In strategically choosing to go with an ad agreement with Google over a search deal with Microsoft, Yahoo bet the farm that the Google-Yahoo ad agreement could pass muster with the DOJ. oops!

  • To make matters worse, Yahoo negotiated a one-sided desperate ad agreement with Google.
  • They gave Google a poison pill of $250m if Yahoo were bought by another entity, (i.e. Microsoft), yet they did not protect their own interests by holding Google to a more standard firmer committment to do everything necessary to consumate a Google-Yahoo deal -- like fight for it in court. 
  • It will soon be apparent that Yahoo's lawyers and executives did not protect themselves very well legally. 

Yahoo's leadership should be panicked now realizing that they were suckered badly by Google.

Google Proves Crime Does Pay – If You Have Enough Market Power

Google, in settling with authors/publishers for $125m over their copyright infringement lawsuits, has cleverly leveraged its market power to tip, and lock in, another Internet segment to de facto Google monopoly control – access to most of the world’s books online. The untold story here is how this settlement:

·         Enthrones Google as the de facto gatekeeper to access most of the world’s books online;

·         Establishes a “new model” for online content distribution;

Google settles lawsuit with authors/publishers -- What it means for Google, others and antitrust

Google, the most-sued intellectual property infringer in the world, just settled a class action lawsuit with authors and publishers for $125m and a revenue sharing deal going forward;  this deal has much broader implications than most would think for Google, for other companies suing Google for theft, and for the pending Google-Yahoo ad partnership.

Implications for Google: After steadfastly maintaining that they had done nothing wrong and that they were protected by the concept of fair use, Google has now de facto conceded that it was broadly infringing on authors' and publishers' copyrights, while also signalling it feared losing in court.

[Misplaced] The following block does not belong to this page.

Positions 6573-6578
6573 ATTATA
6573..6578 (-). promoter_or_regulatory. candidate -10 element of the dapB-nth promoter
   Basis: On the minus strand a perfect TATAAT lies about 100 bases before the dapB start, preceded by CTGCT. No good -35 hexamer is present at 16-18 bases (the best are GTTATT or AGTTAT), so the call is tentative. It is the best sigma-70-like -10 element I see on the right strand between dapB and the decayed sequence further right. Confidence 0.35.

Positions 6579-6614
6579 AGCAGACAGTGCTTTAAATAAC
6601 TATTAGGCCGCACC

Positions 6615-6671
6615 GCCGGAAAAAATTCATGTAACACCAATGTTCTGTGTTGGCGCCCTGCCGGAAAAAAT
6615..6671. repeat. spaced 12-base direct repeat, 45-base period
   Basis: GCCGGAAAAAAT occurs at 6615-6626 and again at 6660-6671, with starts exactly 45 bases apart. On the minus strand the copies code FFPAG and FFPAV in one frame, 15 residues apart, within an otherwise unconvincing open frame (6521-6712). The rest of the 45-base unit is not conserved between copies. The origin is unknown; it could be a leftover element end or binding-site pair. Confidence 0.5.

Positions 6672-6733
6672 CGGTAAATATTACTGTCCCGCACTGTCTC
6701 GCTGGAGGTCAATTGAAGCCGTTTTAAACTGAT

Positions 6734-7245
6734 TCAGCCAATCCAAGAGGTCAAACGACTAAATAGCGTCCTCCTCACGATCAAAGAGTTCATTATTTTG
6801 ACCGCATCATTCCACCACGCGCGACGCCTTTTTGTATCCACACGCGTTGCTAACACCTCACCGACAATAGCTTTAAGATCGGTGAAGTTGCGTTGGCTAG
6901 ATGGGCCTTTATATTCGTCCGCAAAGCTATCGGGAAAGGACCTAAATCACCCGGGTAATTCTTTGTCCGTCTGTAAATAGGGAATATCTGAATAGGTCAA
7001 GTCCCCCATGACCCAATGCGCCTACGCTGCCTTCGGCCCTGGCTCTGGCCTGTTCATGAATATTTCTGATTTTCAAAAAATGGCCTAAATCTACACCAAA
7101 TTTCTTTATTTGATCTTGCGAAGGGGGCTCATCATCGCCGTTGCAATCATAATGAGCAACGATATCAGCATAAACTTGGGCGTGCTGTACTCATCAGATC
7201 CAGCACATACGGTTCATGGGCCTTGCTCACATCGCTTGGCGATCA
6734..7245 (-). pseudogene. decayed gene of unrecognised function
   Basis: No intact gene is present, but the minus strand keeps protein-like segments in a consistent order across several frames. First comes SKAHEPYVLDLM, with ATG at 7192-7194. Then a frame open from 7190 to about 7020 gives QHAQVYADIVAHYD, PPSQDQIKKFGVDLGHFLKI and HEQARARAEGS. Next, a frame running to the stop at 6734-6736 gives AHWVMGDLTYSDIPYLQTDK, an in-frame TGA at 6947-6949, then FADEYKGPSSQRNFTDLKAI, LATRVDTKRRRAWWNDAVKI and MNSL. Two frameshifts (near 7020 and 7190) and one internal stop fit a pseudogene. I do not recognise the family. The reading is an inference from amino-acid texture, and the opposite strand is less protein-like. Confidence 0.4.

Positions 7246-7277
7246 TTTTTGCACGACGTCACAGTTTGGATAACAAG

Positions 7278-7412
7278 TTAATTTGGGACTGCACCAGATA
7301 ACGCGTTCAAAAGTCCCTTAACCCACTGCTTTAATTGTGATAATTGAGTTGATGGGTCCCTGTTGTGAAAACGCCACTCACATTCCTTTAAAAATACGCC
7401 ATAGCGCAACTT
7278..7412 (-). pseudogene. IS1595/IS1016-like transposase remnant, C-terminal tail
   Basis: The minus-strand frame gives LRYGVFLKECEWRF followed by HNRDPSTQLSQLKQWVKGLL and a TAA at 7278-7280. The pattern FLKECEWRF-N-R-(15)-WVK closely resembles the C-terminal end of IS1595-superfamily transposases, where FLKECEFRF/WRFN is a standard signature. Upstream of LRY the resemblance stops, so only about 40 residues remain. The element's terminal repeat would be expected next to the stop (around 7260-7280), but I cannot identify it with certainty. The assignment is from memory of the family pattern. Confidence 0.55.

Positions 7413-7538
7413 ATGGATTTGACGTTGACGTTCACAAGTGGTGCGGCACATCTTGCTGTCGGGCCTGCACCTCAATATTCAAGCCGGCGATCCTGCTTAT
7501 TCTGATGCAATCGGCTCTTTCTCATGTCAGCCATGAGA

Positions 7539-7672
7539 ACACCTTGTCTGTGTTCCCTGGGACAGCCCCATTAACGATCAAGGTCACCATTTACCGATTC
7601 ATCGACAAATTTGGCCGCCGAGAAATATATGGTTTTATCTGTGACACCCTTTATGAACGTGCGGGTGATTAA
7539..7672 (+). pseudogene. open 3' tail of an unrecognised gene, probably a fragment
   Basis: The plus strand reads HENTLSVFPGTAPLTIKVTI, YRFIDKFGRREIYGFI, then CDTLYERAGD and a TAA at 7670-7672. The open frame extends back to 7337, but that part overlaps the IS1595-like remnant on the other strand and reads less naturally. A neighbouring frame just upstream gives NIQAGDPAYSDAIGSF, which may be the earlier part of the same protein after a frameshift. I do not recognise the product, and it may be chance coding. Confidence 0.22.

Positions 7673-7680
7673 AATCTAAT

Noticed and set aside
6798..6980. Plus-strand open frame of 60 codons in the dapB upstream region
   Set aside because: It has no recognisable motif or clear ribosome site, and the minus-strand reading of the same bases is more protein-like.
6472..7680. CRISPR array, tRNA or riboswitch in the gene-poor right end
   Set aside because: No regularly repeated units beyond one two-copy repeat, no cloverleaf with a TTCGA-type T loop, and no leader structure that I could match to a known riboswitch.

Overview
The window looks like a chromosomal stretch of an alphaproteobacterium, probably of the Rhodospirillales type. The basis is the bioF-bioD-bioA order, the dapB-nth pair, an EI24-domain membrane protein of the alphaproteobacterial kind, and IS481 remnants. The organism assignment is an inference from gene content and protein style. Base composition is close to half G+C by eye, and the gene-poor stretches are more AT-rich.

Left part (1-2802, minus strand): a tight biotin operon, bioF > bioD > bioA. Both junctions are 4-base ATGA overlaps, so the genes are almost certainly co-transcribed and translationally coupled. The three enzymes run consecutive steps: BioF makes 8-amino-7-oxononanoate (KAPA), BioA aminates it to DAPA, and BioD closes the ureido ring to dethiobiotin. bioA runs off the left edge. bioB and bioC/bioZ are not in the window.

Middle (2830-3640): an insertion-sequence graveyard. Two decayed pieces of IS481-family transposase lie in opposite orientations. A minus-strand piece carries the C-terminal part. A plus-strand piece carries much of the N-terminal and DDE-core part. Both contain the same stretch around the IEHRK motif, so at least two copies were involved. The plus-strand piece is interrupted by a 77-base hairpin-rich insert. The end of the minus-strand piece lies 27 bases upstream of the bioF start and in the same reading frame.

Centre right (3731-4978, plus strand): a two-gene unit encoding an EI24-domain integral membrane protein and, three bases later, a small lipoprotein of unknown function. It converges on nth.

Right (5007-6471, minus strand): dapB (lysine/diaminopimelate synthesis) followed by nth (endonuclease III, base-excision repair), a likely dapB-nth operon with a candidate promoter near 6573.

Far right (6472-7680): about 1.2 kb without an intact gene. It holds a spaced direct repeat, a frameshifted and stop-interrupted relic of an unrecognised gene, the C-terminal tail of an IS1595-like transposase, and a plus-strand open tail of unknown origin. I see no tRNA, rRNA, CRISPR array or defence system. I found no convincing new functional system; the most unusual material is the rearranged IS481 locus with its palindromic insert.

Google phone: What 'open' really means to Google

Google is not really for openness because Google won't allow 'open' auctions for its keyword advertising so bidders could track the bidding and have some influence over the outcome.

  • The reason Google won't allow 'open' key word auctions is that it would immediately expose how much Google anti-competitively self-deals and front-runs the auction to the advantage of Google and the disadvantage of Google's customers. 
  •   Google's real definition for 'open' is 'Google-favored.'

 

When it comes to openness and privacy, Google certainly does not lead by example.

Why Google wins from Google-Yahoo postponements -- lessons from Machiavelli

Famed philosopher of power, Nicocolo Machiavelli, would have to smile at Google's maestro market power performance in the storied Google-Yahoo affair.

  • As Machiavelli would have advised, Google is laser focused on enhancing its market power.
  • Let's review this modern-day Machiavellian plot.  

First, Google successfully thwarted what it recognized as the single most serious potential competitive threat to Google -- a Microsoft-Yahoo merger or search alliance.

  • From the start, Google publicly made clear that it was opposed to a Microsoft-Yahoo combination and bent on stopping it. 

Second, given the deep ties between Google and Yahoo's founders -- Google understood Yahoo's founders were emotionally, philosophically, and culturally opposed to aligning with Microsoft.

What Yahoo Earnings Say about Google-Yahoo

Yahoo's earnings provide another excellent window into why the DOJ has serious antitrust concerns with the proposed ad partnership between Google and Yahoo.

  • Yahoo's discussion of its 4Q08 earnings provides the DOJ with substantial fresh evidence that Yahoo continues to lose revenue and profit share to Google.
  • Moreover, Yahoo's earnings report showed Yahoo was clearly caught off guard that the Google-Yahoo ad agreement did not get cleared by DOJ, as evidenced by the big whipsaw in Yahoo's headcount plans.

I.  Evidence Yahoo is losing revenue/profit share to Google:

While Yahoo tried to put the best face on Yahoo's search business growth, in the comparisons that matter to the DOJ, Yahoo slid much further behind Google.

From 3Q07 to 3Q08, Yahoo grew overall revenues by $.018b or 1%, and search revenues $.063b or 17%, while Google grew search revenues $1.310b or 31%.

  • In other words, in the last year, Google grew 20 times more revenue than Yahoo in absolute terms.

In 3Q08, Yahoo's operating income was $.070b, a decrease of 53% from 3Q07, while Google's operating income was $1.743b, an increase of 32% from 3Q07.